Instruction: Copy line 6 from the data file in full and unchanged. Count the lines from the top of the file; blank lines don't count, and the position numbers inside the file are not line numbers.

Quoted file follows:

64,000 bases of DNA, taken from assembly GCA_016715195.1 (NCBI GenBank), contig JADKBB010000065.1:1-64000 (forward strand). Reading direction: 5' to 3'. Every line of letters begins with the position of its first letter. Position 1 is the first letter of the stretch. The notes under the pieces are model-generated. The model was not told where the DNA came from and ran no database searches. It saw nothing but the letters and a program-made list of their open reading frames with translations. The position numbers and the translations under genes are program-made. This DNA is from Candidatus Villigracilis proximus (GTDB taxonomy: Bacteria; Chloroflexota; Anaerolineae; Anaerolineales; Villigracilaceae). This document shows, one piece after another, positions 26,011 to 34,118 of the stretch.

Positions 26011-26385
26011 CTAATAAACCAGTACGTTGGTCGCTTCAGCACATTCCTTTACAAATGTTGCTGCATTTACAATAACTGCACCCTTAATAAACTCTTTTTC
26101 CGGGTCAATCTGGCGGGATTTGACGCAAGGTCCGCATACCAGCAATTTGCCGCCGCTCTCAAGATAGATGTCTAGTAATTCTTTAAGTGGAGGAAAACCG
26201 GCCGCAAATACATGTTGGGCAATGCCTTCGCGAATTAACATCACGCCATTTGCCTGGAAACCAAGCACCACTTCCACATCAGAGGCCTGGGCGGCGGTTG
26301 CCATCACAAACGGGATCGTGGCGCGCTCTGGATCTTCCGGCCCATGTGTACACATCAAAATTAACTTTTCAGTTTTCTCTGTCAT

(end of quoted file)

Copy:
26301 CCATCACAAACGGGATCGTGGCGCGCTCTGGATCTTCCGGCCCATGTGTACACATCAAAATTAACTTTTCAGTTTTCTCTGTCAT